Friday, January 11, 2013

Riversdale Speeds up Australia IPO Plan after Canada Coal Buy

More news on the return of coal mining to the Crowsnest Pass.


Anonymous said...

Did they do an IPO for the Alaska property yet?

Potential Investor

Anonymous said...

Interesting that they sped up the IPO after the CNP acquisition.
It may seem, in my opinion, a good business move to aquire the Console prospects in order to add weight to the company's Alaskan holdings. Possibly nothing more will happen here than a lot more drill cores to prove that there is a lot of coal, (a given) and thus becomes part of Riversdale's proven resources, encouraging investment.
There are huge hurdles in developing an actual working mine here.
Is it possible that their target is directed at marketing Alaskan holdings and the eventual flip of such?

Just my humble opinion.

Jose said...

Perhaps the Alaska deal is under the more negative pressure than it seems and Crowsnest is a better bet for them. The original IPO was to be for the Alaska property for $20 million for an additional 20 million shares( $1.00/share) to add to the 66+ million shares outstanding for Riversdale. With the Crowsnest leases in the picture, the new IPO is for $63.3 million or 66.3 million additional shares. This would make for about 130 million total shares. Is this a lot for such a company? They also have Austrailian assets.

So if they can get this money now while the markets are good, they'll have money to pay for and advance the Crowsnest leases and to continue on with Alaska. If Riversdale is serious about development then its a long haul, if they want to flip the properties then they'll move on to the next game.

Riversdale principals have a proven track record and know how to use OPM (Other People's Money), and appear serious so a few bumps in the road won't affect them. It looks like they are in it for the long haul. Good luck to them.


Anonymous said...

Stock Market 101...simplified

This is a private company which plans on issuing additional shares via IPO.
Now the hypothetical side. Let us pretend that existing shares were issued at $.01. Through this initial public offering the revenue ($63 million) raises the original stock value significantly, thus making the original holders one heck of a lot of money. They still retain controlling interest (about 70%). Thus the reason for exploration and promotion as this creates excitement and possibly the realisation of increased investment value.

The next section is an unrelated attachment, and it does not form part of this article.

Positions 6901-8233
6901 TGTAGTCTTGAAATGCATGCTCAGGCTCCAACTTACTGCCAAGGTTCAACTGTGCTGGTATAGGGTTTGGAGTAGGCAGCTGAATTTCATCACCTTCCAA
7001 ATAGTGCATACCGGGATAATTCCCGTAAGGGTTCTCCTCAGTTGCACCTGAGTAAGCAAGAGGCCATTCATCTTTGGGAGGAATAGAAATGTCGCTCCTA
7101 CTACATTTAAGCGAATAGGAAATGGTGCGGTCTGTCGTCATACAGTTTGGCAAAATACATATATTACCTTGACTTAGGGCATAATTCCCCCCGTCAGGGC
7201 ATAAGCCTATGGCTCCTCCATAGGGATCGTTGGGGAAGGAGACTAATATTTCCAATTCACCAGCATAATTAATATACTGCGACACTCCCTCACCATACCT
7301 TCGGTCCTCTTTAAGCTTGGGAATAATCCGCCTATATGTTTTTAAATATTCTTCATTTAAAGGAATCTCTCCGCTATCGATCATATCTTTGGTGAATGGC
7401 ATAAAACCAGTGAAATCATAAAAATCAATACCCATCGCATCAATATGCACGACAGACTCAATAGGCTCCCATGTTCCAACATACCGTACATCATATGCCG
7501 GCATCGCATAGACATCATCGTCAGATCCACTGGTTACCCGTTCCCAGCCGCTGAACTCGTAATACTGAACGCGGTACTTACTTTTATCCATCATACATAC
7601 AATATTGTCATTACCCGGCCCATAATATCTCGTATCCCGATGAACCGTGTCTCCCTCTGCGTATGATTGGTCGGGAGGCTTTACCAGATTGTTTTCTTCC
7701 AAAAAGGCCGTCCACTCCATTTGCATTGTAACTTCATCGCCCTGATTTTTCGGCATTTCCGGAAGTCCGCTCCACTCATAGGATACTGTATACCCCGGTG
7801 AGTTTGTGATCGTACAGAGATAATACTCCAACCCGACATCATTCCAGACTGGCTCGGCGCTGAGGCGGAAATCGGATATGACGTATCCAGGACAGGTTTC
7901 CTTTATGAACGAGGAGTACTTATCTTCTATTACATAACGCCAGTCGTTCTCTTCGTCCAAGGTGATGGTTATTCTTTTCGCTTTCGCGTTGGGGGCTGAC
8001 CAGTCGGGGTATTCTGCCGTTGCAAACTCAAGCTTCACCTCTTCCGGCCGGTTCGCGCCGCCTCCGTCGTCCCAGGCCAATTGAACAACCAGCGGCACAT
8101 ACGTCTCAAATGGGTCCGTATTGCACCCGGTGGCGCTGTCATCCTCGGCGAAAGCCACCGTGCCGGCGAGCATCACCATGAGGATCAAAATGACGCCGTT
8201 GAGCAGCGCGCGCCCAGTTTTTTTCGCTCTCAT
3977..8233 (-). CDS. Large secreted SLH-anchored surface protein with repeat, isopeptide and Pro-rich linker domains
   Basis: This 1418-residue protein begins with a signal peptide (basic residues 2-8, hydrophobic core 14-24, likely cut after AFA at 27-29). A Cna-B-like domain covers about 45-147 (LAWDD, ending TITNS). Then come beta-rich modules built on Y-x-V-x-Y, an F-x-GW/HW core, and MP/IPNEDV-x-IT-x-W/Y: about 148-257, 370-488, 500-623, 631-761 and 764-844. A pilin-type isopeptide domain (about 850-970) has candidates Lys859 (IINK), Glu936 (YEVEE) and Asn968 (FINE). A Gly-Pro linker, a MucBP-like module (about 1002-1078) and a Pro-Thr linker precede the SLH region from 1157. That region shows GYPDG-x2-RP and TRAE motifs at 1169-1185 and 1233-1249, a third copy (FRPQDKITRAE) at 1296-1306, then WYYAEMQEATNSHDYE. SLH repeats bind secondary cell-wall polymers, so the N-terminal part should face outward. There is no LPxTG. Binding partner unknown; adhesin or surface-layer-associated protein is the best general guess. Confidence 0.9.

Anonymous said...

Coal Mountain is Teck's smallest mine with 6 years left, production of 2.5 million tons/yr and processing capacity for 3.5 .

At Coal Mountain:
"Raw coal is trucked to the breaker, which breaks up the larger coal pieces and removes any large rock fragments. The raw coal is then conveyed to the wash plant where it is cleaned. Fine rock particles are removed from the coal using gravity and flotation techniques.

The waste rock that is removed from the coal is either trucked to refuse dumps or sent to a tailings pond. The washed coal is then sent to the dryer to bring the moisture content down to product specifications. Once the coal is clean and has been dried, it is then conveyed to storage areas and loaded onto unit trains."

They can handle mile-long trains on their spur.

Coal Mountain is a 60km drive from Grassy.

Riversdale could duplicate the processing plant, tailings pond, waste dump and rail spur closer but it would take years and cost more than the "moderate upfront capital" the mention in their press release. They would have to truck it 20km anyway.

Sound crazy to haul coal to Coal Mountain?

This would leave just the mining operation at Grassy. As I've mentioned, this might not have much property tax assessment, since municipalities can only tax the value of the surface land (not the subsurface minerals). I don't think strip mines have much expensive fixed installations that would be taxable. So the grass-hugging Ranchlanders might not be too keen on this.

That's where Bruce's annexation plan comes in.

CNP will reap the benefits of "materials moving through the community" (Gallant).

Anonymous said...

"Sound crazy to haul coal to Coal Mountain?"


Unless your dad owns CP Rail and is willing to haul your raw coal for free, which,(processesed) pushing the limit, may be worth $300 PMT.
Then there is the also the possibiity of strings of Caterpillar 797B haul trucks rumbling down Hwy 3 towards Coal Moutain. Forget the economics of the inherent diesel fuel consumption and road damage... I find that these things are really a bitch to pass.